Huntsville Center Holds Commencement Ceremonies

Graduates process at the commencement ceremonies
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Seated graduates smile and applaud.For the first time since 2019, Lee College Huntsville Center (LCHC) held commencement ceremonies for graduating incarcerated students. The celebrations took place at seven of LCHC's nine prison units with 463 graduates in attendance — including alumni from 2020-2022 who could not participate in ceremonies due to the pandemic.

One by one, each graduate proudly walked across the room — to the sounds of loved ones cheering in the background as they received their associate degrees in HVAC, automotive mechanics, business management, cabinet making, culinary arts, horticulture, microcomputer applications and welding.

"Commencement is the icing on the cake — not only for our graduates, but also for the faculty and staff. You get to see years of hard work and sacrifices come to fruition," said Donna Zuniga, LCHC associate vice president. "Faculty have been their supporters, and for them to finally see it all culminate in a graduation ceremony and to have their families witness this moment is truly dynamic."

An exuberant graduate crosses to receive his diploma.During the ceremony at the John M. Wynne Unit in Huntsville, Lee College President Dr. Lynda Villanueva congratulated the nearly 80 graduates for their tremendous accomplishments. She emphasized that nothing could stop them from achieving their dreams of a brighter future.

"When I look at each of you and consider what it takes to have reached where you are today, I wonder what challenges you have overcome and will continue to face as you move forward," Villanueva shared. "But I also wonder how each of you will use these challenges and the education you've received to make a positive difference in the lives of those around you and in our world today."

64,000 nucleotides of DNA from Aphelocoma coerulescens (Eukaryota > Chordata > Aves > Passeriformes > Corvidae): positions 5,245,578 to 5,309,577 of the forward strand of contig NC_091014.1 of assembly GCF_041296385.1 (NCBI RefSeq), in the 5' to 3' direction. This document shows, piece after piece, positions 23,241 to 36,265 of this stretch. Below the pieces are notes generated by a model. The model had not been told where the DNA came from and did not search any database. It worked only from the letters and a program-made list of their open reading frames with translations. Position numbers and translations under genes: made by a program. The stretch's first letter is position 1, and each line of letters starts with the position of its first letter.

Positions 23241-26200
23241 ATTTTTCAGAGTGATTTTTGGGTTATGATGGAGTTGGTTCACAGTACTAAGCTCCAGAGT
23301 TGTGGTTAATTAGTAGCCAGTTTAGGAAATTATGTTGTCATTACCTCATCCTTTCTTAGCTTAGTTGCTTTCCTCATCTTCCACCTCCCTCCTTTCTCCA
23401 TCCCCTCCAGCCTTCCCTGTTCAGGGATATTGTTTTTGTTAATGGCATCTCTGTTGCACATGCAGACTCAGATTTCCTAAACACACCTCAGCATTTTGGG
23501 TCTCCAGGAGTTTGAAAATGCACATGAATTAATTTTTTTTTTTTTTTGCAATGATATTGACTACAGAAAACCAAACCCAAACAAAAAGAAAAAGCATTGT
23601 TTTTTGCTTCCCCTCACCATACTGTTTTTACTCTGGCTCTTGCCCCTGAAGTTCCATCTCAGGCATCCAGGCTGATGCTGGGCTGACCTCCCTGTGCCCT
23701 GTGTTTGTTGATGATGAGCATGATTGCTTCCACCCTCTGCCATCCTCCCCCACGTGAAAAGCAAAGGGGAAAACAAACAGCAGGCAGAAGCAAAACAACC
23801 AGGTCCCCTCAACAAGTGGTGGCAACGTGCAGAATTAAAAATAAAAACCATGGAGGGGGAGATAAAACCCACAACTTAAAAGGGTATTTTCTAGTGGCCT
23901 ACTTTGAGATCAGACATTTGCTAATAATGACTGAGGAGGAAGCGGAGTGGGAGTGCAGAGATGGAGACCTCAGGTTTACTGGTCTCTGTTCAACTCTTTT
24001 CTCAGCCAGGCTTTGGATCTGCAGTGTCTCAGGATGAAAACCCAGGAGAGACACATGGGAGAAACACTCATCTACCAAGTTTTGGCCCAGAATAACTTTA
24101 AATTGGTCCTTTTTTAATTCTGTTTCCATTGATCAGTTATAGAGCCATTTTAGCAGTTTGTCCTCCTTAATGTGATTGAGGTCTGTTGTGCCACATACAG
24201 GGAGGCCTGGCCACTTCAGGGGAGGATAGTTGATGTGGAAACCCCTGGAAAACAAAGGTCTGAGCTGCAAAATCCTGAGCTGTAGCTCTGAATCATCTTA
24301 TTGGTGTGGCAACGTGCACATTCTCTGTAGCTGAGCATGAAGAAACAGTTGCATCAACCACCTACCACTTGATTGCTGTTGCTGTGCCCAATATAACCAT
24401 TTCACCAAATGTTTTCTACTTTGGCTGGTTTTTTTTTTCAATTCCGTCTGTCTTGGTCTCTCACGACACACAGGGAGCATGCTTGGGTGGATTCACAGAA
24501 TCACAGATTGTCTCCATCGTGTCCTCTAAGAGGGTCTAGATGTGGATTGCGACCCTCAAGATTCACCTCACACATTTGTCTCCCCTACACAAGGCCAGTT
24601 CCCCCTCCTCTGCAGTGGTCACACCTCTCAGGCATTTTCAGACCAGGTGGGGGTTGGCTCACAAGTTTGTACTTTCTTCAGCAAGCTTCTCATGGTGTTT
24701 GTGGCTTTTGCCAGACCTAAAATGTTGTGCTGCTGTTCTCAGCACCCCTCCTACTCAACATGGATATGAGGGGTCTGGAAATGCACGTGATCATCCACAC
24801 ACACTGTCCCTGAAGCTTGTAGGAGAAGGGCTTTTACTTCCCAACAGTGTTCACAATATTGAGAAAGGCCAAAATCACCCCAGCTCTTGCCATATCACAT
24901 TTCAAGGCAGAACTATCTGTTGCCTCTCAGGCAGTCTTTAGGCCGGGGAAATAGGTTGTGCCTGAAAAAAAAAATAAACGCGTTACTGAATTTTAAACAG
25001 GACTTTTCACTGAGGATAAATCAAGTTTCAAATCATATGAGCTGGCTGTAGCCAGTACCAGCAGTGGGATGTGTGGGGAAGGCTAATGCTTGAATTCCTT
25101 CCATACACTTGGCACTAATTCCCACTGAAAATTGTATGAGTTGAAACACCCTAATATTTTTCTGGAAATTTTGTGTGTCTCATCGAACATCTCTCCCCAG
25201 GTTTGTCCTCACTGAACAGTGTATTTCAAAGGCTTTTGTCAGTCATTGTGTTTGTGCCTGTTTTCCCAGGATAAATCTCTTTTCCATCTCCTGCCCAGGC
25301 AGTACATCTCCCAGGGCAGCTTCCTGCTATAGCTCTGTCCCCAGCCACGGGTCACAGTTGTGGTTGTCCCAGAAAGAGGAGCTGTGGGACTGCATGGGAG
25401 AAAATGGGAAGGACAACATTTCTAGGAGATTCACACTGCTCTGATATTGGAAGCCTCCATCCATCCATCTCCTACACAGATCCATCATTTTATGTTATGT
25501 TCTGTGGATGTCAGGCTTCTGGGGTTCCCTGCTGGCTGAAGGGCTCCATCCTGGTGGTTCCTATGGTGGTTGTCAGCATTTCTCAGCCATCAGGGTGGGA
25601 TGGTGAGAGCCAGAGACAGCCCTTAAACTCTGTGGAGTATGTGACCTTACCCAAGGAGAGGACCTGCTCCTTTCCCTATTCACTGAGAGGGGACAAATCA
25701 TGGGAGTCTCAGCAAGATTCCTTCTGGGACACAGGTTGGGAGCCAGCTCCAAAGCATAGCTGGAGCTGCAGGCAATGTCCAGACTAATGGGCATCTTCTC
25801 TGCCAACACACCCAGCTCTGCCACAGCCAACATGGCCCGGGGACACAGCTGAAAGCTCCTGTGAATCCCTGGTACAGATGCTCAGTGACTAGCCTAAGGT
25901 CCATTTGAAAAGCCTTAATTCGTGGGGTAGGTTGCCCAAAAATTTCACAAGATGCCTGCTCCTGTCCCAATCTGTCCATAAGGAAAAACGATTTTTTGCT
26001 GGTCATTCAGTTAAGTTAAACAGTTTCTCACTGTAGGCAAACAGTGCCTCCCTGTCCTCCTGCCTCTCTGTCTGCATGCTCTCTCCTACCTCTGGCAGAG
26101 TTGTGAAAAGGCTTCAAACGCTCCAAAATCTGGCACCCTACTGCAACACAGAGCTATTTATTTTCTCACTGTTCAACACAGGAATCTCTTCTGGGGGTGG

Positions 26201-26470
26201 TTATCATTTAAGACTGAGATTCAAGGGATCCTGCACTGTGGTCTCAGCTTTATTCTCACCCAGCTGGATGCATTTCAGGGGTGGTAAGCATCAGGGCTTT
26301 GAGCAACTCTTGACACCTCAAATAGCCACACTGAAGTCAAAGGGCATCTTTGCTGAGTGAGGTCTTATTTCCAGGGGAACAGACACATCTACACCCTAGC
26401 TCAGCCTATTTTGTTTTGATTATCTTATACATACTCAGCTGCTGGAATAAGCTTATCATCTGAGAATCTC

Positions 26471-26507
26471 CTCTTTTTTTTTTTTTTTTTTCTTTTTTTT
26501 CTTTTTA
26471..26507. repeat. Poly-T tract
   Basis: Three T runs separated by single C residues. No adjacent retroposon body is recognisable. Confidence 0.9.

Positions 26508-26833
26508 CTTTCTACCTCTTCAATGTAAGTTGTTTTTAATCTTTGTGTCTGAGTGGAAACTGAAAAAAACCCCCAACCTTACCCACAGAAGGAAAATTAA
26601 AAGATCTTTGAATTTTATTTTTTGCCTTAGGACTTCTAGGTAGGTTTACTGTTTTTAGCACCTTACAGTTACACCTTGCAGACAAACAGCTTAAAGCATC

Obtaining a college degree while behind bars has been proven to dramatically increase an individual's ability to successfully re-enter society. According to a recent study by the Department of Justice, a post-secondary education program while incarcerated decreases the likelihood of recidivism or return to prison by 48 percent. In Texas, that number is 20 percent and 6 percent for the Huntsville Center.

LCHC is all about second chances. Former students have gone on to become successful entrepreneurs, community advocates, creators of at-risk youth programs, and some have even returned to Lee College as adjunct instructors.

Established in 1966 with the Texas Department of Criminal Justice (TDCJ), the Huntsville Center has nearly 1,200 students. It's the largest prison education program in Texas and one of the largest in the nation.